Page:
Guttman also built the $8 million Village Grove project on the old Ace Drive-in lot in Lemon Grove, featuring 161 rental apartments, earning him an ominous nickname on several cinema aficionado websites: “The Ozone Killer.”

In 1997, Pacific built a 14-screen multiplex in Claremont (the Town Square 14), and the 15-screen Gaslamp Theaters. The company has also run theaters in La Mesa (Grossmont Center's Stadium 10 and Trolley 8), and elsewhere in San Diego. Pacific today operates about 400 hardtop screens. The company has all but given up on the drive-in business.

The last two new drive-ins to open in the San Diego area were the Valley in Oceanside and the Mission in San Juan Capistrano. The Valley Drive-In at 3480 West Mission Avenue in Oceanside (two miles east of Interstate 5) opened on August 24, 1966. Originally called the Mission Drive-In, the name was changed to the Mission San Luis Rey Drive-In and then the Valley Drive-in, presumably to avoid confusion with the Mission DI in San Juan Capistrano.

In May 1996, the Valley cut back to screening only three nights a week, and then stopped screening movies altogether after the 1999 season. All four screens were left standing for several more years, along with the snack bar, with the original popcorn and ice machines still intact, while an increasingly controversial swap meet was run on the property.

For awhile, owners the Siegel Brothers, were working with a developer to turn the parcel into a $150 million shopping center. However, the project never passed muster at City Hall, mostly because City planners were focused on redeveloping the downtown area.


The Mission Drive-In in San Juan Capistrano was run by the same family behind the Pacific DI near Pacific Beach, the Foremans. Located at 30002 Del Obispo Street, it featured a mural of Mission San Juan Capistrano on the back of its screen, visible from the highway. Operated by Carolyn and Robert Patrick, it opened in November, 1966, with Elvis Presley in Paradise Hawaiian Style and Clint Walker in Night of the Grizzly.

Eventually, Herbert and Hazel Stroschein - the family who owned the 7-acre property - decided to sell. The last screening took place September 8, 1985, with the featured film Return of the Living Dead. "It's going to be sad, but I'm going to help tear it down after Sunday," the Mission's assistant manager, Kim Weaver (24) told the Los Angeles Times.

The lot was later occupied by a Marshalls Department Store and a Wherehouse record store.



"Field Of Screens" -- Cover story 7-6-06: Complete theater-by-theater history of San Diego drive-ins thru the years, including interviews with operators and attendees, dozens of rare and unpublished photos, vintage local theater ads, and more. http://www.sandiegoreader.com/weblogs...


"Before It Was The Gaslamp: Balboa’s Last Stand" -- Cover story 6-21-07: In the late 70s/early 80s, I worked at downtown San Diego's grindhouse all-night movie theaters. This detailed feature recalls those dayz, the death of the Balboa Theatre, etc., including interviews with operators, vintage local movie ads, and more. http://www.sandiegoreader.com/weblogs...

Image "Pussycat Theaters: When 'Cathouses Ruled California" -- for the first time, the inside story of the west coast Pussycat Theater chain of adult moviehouses, which peaked in the '70s but later died out. Company head Vince Miranda owned and lived part time at the Hotel San Diego, operating several other local theaters downtown and in Oceanside, Escondido, etc. Told by those who actually ran the theaters, with a complete theater-by-theater encyclopedia covering every Pussycat that ever screened in CA -- http://www.sandiegoreader.com/weblogs...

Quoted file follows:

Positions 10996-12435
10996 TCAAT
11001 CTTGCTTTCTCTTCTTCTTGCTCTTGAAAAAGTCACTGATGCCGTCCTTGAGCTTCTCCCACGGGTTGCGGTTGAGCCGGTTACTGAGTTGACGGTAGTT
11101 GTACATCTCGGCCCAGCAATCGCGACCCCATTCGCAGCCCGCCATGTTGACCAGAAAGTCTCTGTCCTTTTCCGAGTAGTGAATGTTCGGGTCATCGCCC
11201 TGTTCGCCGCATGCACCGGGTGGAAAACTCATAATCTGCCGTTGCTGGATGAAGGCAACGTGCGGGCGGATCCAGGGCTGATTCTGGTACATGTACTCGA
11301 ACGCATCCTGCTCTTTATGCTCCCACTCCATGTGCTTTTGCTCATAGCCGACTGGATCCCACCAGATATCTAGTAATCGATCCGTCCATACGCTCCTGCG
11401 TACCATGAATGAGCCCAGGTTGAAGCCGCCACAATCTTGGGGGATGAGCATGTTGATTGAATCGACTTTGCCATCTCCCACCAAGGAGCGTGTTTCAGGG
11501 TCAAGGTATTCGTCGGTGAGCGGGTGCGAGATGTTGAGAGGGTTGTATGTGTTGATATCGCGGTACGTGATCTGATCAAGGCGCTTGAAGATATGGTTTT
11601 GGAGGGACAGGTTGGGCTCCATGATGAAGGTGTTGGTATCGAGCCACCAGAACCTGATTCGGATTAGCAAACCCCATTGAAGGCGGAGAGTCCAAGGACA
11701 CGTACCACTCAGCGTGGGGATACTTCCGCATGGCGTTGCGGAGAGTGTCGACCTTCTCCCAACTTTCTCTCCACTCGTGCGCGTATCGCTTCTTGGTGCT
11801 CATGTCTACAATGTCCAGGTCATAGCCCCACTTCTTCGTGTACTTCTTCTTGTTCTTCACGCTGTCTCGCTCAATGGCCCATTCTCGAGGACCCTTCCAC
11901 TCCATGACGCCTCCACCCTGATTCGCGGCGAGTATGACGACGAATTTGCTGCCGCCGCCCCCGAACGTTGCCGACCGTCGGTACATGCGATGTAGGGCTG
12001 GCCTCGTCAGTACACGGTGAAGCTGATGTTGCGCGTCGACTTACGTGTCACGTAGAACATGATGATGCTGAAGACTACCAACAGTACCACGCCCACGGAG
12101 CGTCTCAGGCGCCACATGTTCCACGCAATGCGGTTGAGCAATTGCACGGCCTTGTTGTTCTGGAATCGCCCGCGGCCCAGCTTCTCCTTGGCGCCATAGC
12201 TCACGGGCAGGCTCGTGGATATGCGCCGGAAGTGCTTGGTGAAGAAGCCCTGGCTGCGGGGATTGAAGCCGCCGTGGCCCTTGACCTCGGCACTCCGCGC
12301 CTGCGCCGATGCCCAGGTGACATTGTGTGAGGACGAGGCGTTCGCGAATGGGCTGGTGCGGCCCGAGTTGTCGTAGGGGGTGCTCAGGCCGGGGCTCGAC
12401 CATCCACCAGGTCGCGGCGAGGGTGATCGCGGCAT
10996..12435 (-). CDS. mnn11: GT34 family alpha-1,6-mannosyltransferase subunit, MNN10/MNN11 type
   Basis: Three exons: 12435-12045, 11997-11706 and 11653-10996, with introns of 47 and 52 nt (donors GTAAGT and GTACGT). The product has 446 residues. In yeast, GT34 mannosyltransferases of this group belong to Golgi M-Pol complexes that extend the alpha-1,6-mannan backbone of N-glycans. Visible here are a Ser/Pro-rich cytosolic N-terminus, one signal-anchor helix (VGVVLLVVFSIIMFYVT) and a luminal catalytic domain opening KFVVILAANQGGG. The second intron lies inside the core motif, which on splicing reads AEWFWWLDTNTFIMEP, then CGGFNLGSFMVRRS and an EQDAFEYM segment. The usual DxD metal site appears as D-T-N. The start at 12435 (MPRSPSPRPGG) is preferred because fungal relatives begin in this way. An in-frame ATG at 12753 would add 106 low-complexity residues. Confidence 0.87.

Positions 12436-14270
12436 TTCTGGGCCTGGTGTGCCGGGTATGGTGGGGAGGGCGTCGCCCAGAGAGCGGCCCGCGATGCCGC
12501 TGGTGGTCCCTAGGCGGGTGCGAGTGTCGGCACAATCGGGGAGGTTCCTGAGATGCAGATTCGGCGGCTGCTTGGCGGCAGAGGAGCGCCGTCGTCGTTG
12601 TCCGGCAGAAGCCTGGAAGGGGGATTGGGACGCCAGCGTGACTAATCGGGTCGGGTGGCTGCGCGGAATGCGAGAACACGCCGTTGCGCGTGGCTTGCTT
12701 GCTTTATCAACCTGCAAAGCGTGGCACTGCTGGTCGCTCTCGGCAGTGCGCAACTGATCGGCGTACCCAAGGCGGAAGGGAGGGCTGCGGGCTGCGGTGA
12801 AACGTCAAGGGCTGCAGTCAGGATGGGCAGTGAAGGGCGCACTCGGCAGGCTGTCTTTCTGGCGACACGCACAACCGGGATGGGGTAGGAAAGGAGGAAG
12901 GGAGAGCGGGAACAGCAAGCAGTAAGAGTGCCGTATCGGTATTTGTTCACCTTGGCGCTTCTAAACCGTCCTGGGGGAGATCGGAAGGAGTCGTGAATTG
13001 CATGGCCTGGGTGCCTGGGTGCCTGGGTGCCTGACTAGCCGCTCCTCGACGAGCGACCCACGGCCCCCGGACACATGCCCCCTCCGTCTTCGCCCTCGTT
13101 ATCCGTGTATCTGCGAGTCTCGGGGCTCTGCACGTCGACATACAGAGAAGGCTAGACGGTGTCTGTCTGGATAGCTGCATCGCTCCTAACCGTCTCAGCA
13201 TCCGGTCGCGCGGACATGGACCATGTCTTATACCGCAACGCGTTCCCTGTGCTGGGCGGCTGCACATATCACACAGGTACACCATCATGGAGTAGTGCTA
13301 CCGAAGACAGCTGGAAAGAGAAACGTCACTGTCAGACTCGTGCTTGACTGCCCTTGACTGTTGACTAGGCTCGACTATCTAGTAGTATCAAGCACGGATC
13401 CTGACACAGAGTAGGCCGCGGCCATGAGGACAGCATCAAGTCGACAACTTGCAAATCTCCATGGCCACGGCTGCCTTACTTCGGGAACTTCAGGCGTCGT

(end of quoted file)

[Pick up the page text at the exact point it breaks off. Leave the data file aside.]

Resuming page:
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Ken Harrison June 12, 2012 @ 5:45 a.m.

Very good historic piece!!! I can remember the old Oceanside drive in where the Mira Costa college's business development center is now, and when the Vista drive in played porn movies for all passing cars on 78 to see.


Jay Allen Sanford June 13, 2012 @ 7:18 p.m.

Sad to say, but going "X" was the only thing that kept a lot of drive-ins open a few more years. Besides being visible to passing cars, the movie soundtracks over FM airwaves would often overtake NPR or whatever station you were playing as you drove past, with your car speakers suddenly taken over by moaning and groaning.

The few drive-in that survive have found that appealing to entire families is the best way to go. You can bring all your kids to a drive-in AND feed them from the snack bar a lot cheaper than taking them to the multiplex!

One local drive-in used to show X-rated movies AND they had church services on the lot on Sundays (cars would drive past the ticket booth for their wafers 'n' wine). This made for some decidedly strange marquees ---


Jay Allen Sanford June 15, 2012 @ 12:29 a.m.

The last San Diego drive-in to offer an in-car snack bar delivery service closed in the mid-'70s, the Lemon Bowl Cinema Dine, which opened at the beginning of 1948, San Diego's second drive-in theater. Located on Federal Boulevard in Lemon Grove, the 1948-49 Theatre Catalog lists its original owners as C.E. Norcross, Suburban Theatres Inc. of Loma Linda, California. The lot included a restaurant, where everything from grilled-cheese sandwiches to seafood dinners was served, as well as prewarmed bottles of baby formula.

The Cinema Dine's characteristic red-and-white speakers frequently disappeared, either stolen or torn from poles by accidental drive-offs, and now trade for $50 and up on eBay and elsewhere. The speakers originally had a button that summoned a waitress to your car so you could order a meal to be delivered on a tray attached to the window.

The Cinema Dine was apparently one of the first area drive-ins to experiment with broadcasting film sound through AM radios in 1972, and an on-site miniature golf course was briefly advertised. This ozone was torn down even before the nationwide atrophy of drive-ins began, to make room for access to the 94 freeway.